The writer of the blog also has a priceless remark (

The importance of promoting evolution without defining religion as some kind of ignorant voodoo has been a regular theme here at Wired Science.

In the end, the ultimate enemy of enlightenment isn't belief in a particular thing, but dogma and self-righteousness -- qualities that are amply demonstrated both by people of faith and by people of science.

Quite a few people manage to hold on to their religious convictions -- belief in God, in non-arbitrary morality, etc. -- while accepting that natural selection is real, the earth billions of years old, and so on. It's these sort of people that evolution's defenders need to produce.

Krauss seems to get this, but the boorishness of people like Dawkins doesn't help anyone, except maybe people who think scientists hate God. Is there some way of making him switch teams? At this point, the best thing that could happen to the public acceptance of evolution would be Richard Dawkins' full-fledged conversion to Christianity, whereupon his alienating intellectual tendencies would show moderate, generally sensible fence-sitters the stupidity of fundamentalism.

Tuesday, 26 June 2007

Tropical giant penguin discovered

Just came across this wonderful news headline (with pix) on BBC news!
Picture: (Right) The Eocene giant penguin (Icadyptes salasi) and (Left) the middle Eocene (Perudyptes devriesi) are shown to scale with the only penguin inhabiting Peru today - the Humboldt penguin, or Spheniscus humbolti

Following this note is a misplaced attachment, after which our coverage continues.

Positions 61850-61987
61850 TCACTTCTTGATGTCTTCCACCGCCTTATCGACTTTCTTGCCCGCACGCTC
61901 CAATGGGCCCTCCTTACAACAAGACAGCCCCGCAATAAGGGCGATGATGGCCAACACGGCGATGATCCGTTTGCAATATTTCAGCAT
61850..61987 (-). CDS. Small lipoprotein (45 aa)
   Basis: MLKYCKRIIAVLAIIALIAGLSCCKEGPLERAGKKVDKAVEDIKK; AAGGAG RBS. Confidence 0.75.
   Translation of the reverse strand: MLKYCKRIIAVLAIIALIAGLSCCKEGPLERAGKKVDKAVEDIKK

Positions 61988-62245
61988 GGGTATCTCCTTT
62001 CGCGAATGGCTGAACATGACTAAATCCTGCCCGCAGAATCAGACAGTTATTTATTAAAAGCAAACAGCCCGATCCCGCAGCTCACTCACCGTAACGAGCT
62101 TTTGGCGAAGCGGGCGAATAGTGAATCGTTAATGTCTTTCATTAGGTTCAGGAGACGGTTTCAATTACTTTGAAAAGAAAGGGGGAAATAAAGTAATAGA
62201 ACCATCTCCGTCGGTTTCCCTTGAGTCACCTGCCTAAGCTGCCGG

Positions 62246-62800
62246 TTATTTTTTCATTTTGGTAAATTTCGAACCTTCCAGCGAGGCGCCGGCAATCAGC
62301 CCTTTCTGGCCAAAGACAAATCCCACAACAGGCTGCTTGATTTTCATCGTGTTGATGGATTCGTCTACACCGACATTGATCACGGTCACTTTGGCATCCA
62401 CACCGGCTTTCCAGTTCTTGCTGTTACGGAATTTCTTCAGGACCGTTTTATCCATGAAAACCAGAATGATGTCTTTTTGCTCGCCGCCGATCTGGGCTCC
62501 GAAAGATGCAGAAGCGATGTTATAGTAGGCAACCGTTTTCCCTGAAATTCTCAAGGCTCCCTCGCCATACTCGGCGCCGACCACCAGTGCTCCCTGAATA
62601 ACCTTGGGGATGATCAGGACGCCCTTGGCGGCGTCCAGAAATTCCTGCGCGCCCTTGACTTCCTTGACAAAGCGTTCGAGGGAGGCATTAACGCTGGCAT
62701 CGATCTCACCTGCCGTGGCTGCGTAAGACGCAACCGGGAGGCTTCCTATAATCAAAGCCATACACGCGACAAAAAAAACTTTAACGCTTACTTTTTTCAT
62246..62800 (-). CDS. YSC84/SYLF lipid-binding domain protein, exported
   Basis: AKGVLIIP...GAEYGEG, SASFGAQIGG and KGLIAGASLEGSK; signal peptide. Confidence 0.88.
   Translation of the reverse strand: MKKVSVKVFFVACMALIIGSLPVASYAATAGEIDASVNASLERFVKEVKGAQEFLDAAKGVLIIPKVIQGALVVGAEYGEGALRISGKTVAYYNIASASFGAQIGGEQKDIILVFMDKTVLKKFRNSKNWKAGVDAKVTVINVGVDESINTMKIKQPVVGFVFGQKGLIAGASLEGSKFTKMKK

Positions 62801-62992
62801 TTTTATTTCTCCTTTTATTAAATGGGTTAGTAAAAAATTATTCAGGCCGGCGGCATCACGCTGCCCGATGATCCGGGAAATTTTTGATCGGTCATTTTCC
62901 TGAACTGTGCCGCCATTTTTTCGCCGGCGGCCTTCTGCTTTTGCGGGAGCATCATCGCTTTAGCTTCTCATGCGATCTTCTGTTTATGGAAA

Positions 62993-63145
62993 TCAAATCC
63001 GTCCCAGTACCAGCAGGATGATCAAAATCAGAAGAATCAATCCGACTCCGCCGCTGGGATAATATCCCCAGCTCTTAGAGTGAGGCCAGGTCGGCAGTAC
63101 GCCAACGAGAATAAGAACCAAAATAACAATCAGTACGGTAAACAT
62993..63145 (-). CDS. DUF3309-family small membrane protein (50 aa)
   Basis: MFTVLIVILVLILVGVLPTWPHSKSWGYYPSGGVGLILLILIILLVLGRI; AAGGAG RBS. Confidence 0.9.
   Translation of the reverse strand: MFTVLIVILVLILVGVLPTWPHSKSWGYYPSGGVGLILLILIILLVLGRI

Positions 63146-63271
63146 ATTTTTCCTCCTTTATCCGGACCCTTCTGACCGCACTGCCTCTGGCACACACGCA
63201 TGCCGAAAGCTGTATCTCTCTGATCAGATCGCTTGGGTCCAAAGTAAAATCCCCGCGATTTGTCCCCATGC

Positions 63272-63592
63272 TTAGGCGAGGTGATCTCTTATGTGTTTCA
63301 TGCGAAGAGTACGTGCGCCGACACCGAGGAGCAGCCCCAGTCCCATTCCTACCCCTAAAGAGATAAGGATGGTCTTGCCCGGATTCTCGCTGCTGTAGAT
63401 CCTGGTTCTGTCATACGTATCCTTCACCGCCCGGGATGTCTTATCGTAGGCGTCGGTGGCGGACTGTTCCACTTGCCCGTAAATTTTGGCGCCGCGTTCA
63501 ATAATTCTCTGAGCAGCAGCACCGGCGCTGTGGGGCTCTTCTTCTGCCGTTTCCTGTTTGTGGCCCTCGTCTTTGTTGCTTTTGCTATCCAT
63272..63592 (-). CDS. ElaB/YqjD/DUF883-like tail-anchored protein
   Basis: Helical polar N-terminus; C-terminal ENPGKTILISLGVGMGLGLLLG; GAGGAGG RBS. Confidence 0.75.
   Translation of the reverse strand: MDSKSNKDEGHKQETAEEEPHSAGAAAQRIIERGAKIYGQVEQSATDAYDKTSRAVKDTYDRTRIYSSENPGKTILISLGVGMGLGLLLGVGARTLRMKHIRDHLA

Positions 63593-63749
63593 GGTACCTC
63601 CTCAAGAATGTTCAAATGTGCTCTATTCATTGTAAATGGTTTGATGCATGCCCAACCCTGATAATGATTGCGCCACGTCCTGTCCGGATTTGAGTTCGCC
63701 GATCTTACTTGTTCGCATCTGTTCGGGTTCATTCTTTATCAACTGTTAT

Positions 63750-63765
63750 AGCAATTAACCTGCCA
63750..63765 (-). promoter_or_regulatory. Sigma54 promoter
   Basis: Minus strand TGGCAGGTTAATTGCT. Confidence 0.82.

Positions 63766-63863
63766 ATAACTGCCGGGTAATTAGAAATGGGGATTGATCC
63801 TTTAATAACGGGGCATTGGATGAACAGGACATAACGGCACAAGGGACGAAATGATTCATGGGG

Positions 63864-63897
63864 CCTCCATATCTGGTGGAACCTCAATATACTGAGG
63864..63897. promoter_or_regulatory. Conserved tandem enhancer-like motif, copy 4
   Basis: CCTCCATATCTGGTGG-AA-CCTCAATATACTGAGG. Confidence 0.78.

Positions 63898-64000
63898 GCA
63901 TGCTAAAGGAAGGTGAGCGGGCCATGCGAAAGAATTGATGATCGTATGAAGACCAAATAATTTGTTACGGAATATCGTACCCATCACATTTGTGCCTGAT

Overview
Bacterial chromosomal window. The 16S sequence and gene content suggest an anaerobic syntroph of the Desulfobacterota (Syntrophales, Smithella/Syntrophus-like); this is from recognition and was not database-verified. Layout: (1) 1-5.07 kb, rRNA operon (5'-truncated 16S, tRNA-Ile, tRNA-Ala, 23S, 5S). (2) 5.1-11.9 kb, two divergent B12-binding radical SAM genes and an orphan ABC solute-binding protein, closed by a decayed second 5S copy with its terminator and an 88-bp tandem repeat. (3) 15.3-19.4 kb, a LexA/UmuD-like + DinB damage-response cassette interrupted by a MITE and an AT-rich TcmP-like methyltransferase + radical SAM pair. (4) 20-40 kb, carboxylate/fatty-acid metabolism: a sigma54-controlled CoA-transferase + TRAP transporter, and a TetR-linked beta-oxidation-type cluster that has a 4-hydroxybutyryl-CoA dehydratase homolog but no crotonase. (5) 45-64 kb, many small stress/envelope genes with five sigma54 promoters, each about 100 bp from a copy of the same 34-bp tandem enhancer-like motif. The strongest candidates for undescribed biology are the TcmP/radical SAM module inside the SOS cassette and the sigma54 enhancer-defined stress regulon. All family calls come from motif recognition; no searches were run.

Tropical giant penguin discovered
By Neil Bowdler
BBC science reporter

A giant penguin that preferred the tropics to the southern oceans has been discovered by a team of scientists.

The fossilised remains of the animal, which lived some 36 million years ago, were found in what is today Peru.

At 1.5m (5ft) tall, the penguin looked quite different from its modern-day cousins, a report in PNAS journal says.

It had a long protracted skull and what its discoverers are describing as a grossly elongated beak that was spear-like in appearance.

The Icadyptes salasi penguin would dwarf all the penguins who walk the planet today.

It would have stood head and shoulders over the emperor and the king penguins of the southern seas.

Its well-preserved skeleton was discovered in the Department of Ica on the southern coast of Peru along with the remains of as many as four other previously undiscovered penguin species, all of which appear to have preferred the tropics for colder climes.

Indeed, the Icadyptes appears to have lived happily at such warmer latitudes at a time when world temperatures were much hotter than they are today - and long before anyone thought penguins had reached such low latitudes.

Of course, not all modern-day penguins are adapted for life in cold temperatures.

The African or Galapagos penguins, for example, as their names suggest, also prefer warmer waters to the better-known penguins of the southern seas and Antarctica; but they are comparative newcomers, say the researchers, compared with the giant whose discovery they are now announcing.

"That was sort of a dominant hypothesis - that in fact penguins had only reached low latitude regions comparatively recently and after two major periods of cooling in Earth's history," said Dr Julia Clarke, of North Carolina State University, US, and a member of the research team.